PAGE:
Journal of Sports Science and Medicine
Journal of Sports Science and Medicine
ISSN: 1303 - 2968   
Ios-APP Journal of Sports Science and Medicine
Androit-APP Journal of Sports Science and Medicine
from September 2014
©Journal of Sports Science and Medicine (2013) 12, 497 - 501

Research article
The Effect of Acute Vibration Exercise on Short-Distance Sprinting and Reactive Agility
Darryl J. Cochrane 
Author Information
Massey University, Palmerston North, New Zealand

Darryl J. Cochrane
‚úČ School of Sport and Exercise, Massey University, Private Bag 11 222, Palmerston North 4442, New Zealand
Publish Date
Received: 30-04-2013
Accepted: 23-05-2013
Published (online): 01-09-2013
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Vibration exercise (VbX) has been a popular modality to enhancing physical performance, where various training methods and techniques have been employed to improve immediate and long-term sprint performance. However, the use of acute side-alternating VbX on sprint and agility performance remains unclear. Eight female athletes preformed side-alternating vibration exercise (VbX) and control (no VbX) in a cross over randomised design that was conducted one week apart. After performing a warm-up, the athletes undertook maximal 5m sprints and maximal reactive agility sprints (RAT), this was followed by side-alternating VbX (26 Hz, 6mm) or control (no VbX). Immediately following the intervention, post-sprint tests and RAT were performed. There was a significant treatment effect but there was no time effect (pre vs. post) or interaction effect for sprint and RAT; however, side-alternating VbX did not compromise sprint and agility performance.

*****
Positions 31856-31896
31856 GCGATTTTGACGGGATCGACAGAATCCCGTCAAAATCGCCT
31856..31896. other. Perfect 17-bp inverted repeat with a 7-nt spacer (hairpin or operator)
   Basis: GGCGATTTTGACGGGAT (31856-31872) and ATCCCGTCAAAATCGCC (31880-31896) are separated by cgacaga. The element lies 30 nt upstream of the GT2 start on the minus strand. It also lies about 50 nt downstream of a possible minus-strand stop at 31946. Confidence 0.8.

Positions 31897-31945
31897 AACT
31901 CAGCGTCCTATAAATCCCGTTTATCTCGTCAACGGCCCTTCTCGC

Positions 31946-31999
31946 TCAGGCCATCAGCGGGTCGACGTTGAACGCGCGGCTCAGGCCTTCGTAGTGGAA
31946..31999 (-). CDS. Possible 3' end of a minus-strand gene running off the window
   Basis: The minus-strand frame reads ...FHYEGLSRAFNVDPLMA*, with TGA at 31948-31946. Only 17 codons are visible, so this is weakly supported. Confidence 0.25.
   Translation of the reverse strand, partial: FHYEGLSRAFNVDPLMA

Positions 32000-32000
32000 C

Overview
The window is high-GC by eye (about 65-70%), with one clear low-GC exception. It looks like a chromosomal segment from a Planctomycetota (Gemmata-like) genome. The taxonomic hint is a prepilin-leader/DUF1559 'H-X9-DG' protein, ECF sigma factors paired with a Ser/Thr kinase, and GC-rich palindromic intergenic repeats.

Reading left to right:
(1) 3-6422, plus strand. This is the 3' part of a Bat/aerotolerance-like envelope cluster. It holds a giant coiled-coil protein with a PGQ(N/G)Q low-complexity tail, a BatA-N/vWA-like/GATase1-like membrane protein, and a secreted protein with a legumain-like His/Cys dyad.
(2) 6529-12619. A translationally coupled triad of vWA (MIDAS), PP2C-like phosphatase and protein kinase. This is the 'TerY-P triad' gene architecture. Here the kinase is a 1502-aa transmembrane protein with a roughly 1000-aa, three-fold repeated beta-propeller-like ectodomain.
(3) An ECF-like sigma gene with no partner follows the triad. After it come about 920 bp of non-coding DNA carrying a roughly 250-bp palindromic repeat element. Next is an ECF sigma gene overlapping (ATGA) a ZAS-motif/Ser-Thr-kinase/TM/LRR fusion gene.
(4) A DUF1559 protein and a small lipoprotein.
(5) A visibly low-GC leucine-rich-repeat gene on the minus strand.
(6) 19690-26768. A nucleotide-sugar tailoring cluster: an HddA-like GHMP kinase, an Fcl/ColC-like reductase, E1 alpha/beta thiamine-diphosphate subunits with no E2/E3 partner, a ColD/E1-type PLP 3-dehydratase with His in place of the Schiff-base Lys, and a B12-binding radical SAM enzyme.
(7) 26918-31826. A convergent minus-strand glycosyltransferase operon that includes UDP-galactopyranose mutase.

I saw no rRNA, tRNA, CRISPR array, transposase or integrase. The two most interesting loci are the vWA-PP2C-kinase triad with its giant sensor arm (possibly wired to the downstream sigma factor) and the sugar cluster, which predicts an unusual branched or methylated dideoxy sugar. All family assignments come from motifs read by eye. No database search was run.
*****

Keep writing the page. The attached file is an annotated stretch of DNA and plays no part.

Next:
Key words: Explosive power, speed, postactivation potentiation, warm-up

           Key Points
  • Acute VbX could be beneficial for the acceleration phase (1.5m) of a short-distance sprint.
  • Acute VbX does not have positive influence on short-distance (3m & 5m) sprint performance.
  • Acute VbX does not enhance reactive agility performance.
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